“I, too, had long avoided revisiting the terrible isolated sadness of it all, avoided any reminder of our repulsive condition, at once suspects and victims when it came to this, among the greatest of American tragedies.”

Though Ayad is blunt in his assessment of the country he calls “a place still defined by its plunder, where enrichment was paramount and civil order always an afterthought,” and harbors no illusions about the “treachery of an American society that abandoned the weak and monetized the unlucky,” some of the most lacerating critiques come from the mouths of two other striking characters.

The first is Riaz Rind, a Pakistani American hedge fund manager to whom Ayad attaches himself like a pilot fish to a shark, in a friendship that allows him to circulate as “an honorary member of the privileged class,” while reaping the considerable financial rewards of moving in that rarified circle. “In this country, the white majority is basically blind to the worst in themselves,” he tells Ayad. “They see themselves in the image of their best, and they see us in the image of our worst.” The ruthless Rind puts his contempt into action, fashioning a cunning, if ethically dubious, scheme to inflict revenge on perpetrators of anti-Muslim bigotry.

To Mike Jacobs, a Black Hollywood agent with a “predilection for Republican politics,” the predatory essence of American capitalism is clear. “Yes, money had always been central to notions of American vitality,” Akhtar writes in describing Jacobs’ cutthroat philosophy, “but now it reigned as our supreme defining value. It was no longer just the purpose of our toil but also our sport and our pastime.” Predicting the election of Donald Trump in 2016, Jacobs notes that he had “just felt the national mood, and his particular genius was a need for attention so craven, so unrelenting, he was willing to don any and every shade of our moment’s ugliness, consequences be damned.”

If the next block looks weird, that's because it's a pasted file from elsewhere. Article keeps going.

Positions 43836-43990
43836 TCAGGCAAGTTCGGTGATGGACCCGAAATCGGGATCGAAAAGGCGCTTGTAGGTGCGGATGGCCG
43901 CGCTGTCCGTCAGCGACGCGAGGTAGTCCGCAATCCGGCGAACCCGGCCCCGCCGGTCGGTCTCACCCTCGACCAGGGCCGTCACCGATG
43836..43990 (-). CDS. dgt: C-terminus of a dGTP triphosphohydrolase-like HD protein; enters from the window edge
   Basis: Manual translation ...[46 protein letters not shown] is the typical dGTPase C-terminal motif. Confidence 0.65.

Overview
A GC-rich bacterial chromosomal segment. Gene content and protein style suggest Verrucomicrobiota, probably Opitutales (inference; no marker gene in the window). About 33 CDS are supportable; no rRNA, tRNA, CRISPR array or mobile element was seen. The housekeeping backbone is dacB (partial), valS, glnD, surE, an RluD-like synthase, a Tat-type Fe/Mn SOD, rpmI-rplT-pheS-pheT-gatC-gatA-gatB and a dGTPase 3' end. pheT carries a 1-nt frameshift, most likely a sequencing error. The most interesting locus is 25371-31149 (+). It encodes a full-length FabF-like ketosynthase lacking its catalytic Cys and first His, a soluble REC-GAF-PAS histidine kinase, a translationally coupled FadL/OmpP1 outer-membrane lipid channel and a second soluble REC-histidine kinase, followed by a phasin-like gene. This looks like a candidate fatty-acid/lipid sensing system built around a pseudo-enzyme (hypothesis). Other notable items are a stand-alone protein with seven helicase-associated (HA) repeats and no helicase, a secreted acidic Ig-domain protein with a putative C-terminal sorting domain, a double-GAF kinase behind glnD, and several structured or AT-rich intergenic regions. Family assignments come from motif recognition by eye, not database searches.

By the end of the novel, Ayad’s father’s ardor for Trump has cooled, along with a good bit of his admiration for what America has to offer, even as he’s achieved ample success in his adopted homeland. A friend reminds him, “We’re all wondering in our own different ways about how to find our way back home,” and Akhtar pays eloquent homage to that universal quest.

What it means to be home and what it means to adapt to a new, often hostile, culture are but two of the big ideas Ayad Akhtar explores with sensitivity and depth in HOMELAND ELEGIES. It isn’t a difficult novel, but it’s a complex and challenging one. Its unblinking assessments of American life in a time of unprecedented change for both natives and immigrants feel especially urgent.

Reviewed by Harvey Freedenberg on September 17, 2020

Homeland Elegies
by Ayad Akhtar

  • Publication Date: September 15, 2020
  • Genres: Fiction
  • Hardcover: 368 pages
  • Publisher: Little, Brown and Company
  • ISBN-10: 0316496421
  • ISBN-13: 9780316496421